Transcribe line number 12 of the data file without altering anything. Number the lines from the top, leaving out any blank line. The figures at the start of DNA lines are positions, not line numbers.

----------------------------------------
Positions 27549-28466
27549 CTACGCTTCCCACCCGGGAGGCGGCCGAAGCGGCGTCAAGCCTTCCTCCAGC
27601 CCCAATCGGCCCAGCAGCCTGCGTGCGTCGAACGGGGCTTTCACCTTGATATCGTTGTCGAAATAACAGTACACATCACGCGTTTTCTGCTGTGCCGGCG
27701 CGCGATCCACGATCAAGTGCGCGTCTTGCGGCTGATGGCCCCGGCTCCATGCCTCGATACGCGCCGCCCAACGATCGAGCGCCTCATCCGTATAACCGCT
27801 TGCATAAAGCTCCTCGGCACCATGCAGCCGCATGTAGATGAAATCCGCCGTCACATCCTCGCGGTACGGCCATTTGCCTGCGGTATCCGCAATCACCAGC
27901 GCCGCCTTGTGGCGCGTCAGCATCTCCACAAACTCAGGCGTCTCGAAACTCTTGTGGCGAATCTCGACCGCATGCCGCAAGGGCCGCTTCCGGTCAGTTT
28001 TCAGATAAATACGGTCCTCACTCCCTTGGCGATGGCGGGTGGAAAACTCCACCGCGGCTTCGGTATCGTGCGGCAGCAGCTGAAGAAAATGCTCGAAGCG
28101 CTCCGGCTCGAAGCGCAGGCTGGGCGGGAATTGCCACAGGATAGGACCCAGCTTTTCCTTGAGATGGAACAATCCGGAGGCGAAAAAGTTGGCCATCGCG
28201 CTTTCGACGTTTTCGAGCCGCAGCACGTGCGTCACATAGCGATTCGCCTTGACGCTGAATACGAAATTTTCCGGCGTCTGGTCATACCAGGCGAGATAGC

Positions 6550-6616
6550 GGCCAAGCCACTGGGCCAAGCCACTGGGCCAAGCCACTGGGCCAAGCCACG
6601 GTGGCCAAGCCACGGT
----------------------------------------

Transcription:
6601 GTGGCCAAGCCACGGT